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I know there are a variety of questions about this topic but I have been searching the internet for a long time and couldn't find a proper answer. The question is simple:

I saw the following formula in my professor's notes for Planck's formula:

$$I(\nu,T) = \dfrac{2\pi h \nu^3}{c^2} \dfrac{h\nu}{e^{h\nu/kT}-1} .$$

However, wherever I look I have seen it in a form such that:

$$I(\nu,T) = \dfrac{2\pi h \nu^3}{c^2} \dfrac{1}{e^{h\nu/kT}-1} .$$

Simply without a $h\nu$ term. Why? What is the difference exactly? Was my professor just make a mistake?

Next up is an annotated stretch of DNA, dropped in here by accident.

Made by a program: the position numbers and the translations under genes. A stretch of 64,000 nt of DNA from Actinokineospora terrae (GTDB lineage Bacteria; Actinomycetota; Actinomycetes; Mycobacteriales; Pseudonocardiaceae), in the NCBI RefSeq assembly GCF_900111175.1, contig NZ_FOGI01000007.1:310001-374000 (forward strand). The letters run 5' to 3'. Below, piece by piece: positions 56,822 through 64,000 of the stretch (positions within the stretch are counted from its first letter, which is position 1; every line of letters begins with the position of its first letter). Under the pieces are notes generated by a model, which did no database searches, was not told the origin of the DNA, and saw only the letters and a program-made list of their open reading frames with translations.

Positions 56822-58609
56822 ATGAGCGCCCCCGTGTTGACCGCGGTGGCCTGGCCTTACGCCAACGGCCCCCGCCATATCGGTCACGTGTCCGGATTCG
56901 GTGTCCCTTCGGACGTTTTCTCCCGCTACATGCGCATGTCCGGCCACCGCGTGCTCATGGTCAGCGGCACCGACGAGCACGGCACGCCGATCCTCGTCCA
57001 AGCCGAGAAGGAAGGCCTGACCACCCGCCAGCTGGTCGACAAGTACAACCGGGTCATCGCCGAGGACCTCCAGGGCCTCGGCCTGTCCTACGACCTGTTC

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  • $\begingroup$ I don’t recognize the first formula. My guess is that it’s a mistake. I suggest asking your professor. $\endgroup$ – G. Smith Sep 17 at 23:06
  • $\begingroup$ I will, as soon as possible. Then I will update it. $\endgroup$ – Ekrem Sep 18 at 21:04
  • $\begingroup$ What is $I$ in the first place? Intensity of what? Power? Energy per frequency? $\endgroup$ – Cham Oct 4 at 17:15
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It turnes out to be a mistake by the professor. Second formula is correct.

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